|Vancouver Airport Showcase of Art|
The old work place is now the Nicola Valley Institute of Technology the Burnaby campus; used to be called Institute of Indigenous Government. Things change and things stay the same.
I went to purchase a hoodie sweater for the kids. We stopped at some little old shop not too far off Main street, the Bus depot and China Town. An old Asian lady watching the store. Purchased 3 sweaters which same price and cheaper at Gas Town - always negotiate purchase price before you pay.
|East side Market|
You can see the difference in Gas Town and East Side by just how the sidewalks look. Clean new concrete on the West Side and literally across the street a different place.
China Town is changing as well a number of new buildings - condos have replaced the old character buildings. Still there are the shops with Chinese food outlets to buy fresh and frozen fish or go into a Pharmacy with Glass filled bottles of herbs-medicines.
It is cool to see different aspects of different cultures. It is also sad to see the poverty and addiction in the area. Congregating all along the East Hastings Street. When the Olympics came to town there was some investment in the area. I may not be sure but it just moved the poverty a little bit and not too much. Not sure if Pidgen Park is still a focal point anymore for the area people.
|Artist East Side Co-op|
Saw an artist co-op across from the park. A few ladies allowed me to take their picture and to look at the wares of the store. Nice friendly people.
|Gas town steam clock|
Granville Island is a place for shops and Theatre. Public markets for fish fruit vegetables and all sorts of artists. Of course I couldn't go to Granville without stopping in to view the art work. High end and high end prices. The tourists love this place. Many different food vendors in the market place. We joined a very nice Vancouver couple at their table. Originally from France Virginie and Stephan had many a good thing to say about Vancouver. We were glad to meet them there.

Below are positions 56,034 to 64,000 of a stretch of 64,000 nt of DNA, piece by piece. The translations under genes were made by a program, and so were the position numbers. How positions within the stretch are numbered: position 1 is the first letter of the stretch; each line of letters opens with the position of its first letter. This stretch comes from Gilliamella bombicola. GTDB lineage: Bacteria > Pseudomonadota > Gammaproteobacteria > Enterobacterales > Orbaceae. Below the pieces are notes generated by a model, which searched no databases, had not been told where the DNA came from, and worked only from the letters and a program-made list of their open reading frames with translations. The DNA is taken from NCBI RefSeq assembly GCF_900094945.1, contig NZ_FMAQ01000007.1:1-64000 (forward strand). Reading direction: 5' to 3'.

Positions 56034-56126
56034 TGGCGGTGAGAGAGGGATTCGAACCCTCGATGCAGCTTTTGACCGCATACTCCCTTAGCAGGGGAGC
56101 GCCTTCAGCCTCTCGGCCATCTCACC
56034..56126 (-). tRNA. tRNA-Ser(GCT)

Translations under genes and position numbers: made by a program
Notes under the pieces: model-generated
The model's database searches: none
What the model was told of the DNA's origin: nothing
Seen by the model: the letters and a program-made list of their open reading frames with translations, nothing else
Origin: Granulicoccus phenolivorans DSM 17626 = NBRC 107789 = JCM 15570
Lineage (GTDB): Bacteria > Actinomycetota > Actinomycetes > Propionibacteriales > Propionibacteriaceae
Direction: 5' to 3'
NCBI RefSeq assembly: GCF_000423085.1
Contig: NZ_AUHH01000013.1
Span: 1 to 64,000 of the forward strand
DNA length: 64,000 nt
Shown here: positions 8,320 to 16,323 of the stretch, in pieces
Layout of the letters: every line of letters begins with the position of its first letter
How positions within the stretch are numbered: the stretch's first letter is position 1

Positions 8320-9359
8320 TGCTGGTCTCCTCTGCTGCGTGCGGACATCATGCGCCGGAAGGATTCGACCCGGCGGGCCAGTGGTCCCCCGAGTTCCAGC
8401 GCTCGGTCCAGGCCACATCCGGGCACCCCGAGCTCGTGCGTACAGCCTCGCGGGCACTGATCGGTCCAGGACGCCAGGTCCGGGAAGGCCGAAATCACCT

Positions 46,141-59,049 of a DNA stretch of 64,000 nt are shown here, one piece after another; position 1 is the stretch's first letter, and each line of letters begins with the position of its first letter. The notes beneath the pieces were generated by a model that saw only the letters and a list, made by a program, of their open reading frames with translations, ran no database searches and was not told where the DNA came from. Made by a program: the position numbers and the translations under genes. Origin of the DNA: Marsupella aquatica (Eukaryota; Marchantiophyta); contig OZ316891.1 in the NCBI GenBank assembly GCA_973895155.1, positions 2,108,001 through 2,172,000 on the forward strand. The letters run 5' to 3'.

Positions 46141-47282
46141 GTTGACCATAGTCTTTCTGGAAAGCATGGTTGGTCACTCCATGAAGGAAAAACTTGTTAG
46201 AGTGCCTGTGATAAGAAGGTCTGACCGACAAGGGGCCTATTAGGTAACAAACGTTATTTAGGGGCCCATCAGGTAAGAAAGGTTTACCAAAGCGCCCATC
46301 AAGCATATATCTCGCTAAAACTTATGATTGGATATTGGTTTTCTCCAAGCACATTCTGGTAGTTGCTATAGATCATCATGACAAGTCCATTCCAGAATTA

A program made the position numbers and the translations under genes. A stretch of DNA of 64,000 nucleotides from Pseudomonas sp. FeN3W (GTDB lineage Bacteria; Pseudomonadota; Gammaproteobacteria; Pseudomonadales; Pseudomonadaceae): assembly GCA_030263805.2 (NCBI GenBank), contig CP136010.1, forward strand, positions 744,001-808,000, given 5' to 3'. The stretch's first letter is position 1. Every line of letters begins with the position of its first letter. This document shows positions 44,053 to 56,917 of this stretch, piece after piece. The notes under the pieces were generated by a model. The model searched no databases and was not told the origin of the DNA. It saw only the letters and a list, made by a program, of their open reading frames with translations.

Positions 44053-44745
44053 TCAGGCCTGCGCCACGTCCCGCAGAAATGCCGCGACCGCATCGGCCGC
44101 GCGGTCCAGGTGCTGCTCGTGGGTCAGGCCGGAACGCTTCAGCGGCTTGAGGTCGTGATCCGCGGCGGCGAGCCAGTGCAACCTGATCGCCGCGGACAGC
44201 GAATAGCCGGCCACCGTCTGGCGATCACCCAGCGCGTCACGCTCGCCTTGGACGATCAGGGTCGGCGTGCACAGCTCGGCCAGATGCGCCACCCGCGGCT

|Stephan & Virginie|
If you do go to Vancouver walking is part of the culture. You can get around by the Sky Train or buses to just about anywhere in the city.
Vancouver is a trigger city for me. Trigger in that it brings many many memories. The old work place and the colleagues I no longer have. Some of them have been fortunate to move with the NVIT while many were not so fortunate. I regret not being part of the institution. I was pretty happy there. I learned that I was not a bad instructor and had some good fun. It is also a trigger of course because I spent some of my boy's last days with him in Vancouver. I didn't get to go to walk around some of the streets - Robson Granville, Davie Street. Davie was a fun lively place to walk around. Lot of little food vendors and generally friendly neighbourhood. Granville was the tourist street. Some food establishment and entertainment venues, local pubs. We used to live downtown and it was fun to have this outside your door. My boy is gone so it is a bit much to walk around the area and change happens; new shops new venues new apartments but the feel stays the same.
Me I have no clue what he is talking about half the time so I give him the Russian treatment; yah yah - or in our case the Chief Treatment; yeah yeah. Let him know I am listening, but that's as far as it goes.
My friend is one of those people that "escaped" from foreign soil and a system different from ours. He is skilled at many things; an Electronics Engineer, MBA, and a Karate fanatic. I think I could take him.
The trip was quick fun and interesting. When you listen to someone who has an informed world knowledge it reminds you of how narrow a Canadian vision could be.
In any case. Vancouver is a nice place. If it wasn't so nice you wouldn't have so many people going there from all over the world. We went to Whistler and met Australians working in a hat shop. I think its a marketing ploy for companies to get people with different accents working. People seem to be drawn to the different. In Winnipeg Malls there are this hallway kiosks which sell nail products; cute boys and girls with accents are the sales people. The lure of different.
Different but the same.
I think poverty is the same all over Canada. Same with prosperity. Different but the same.
|Main street area|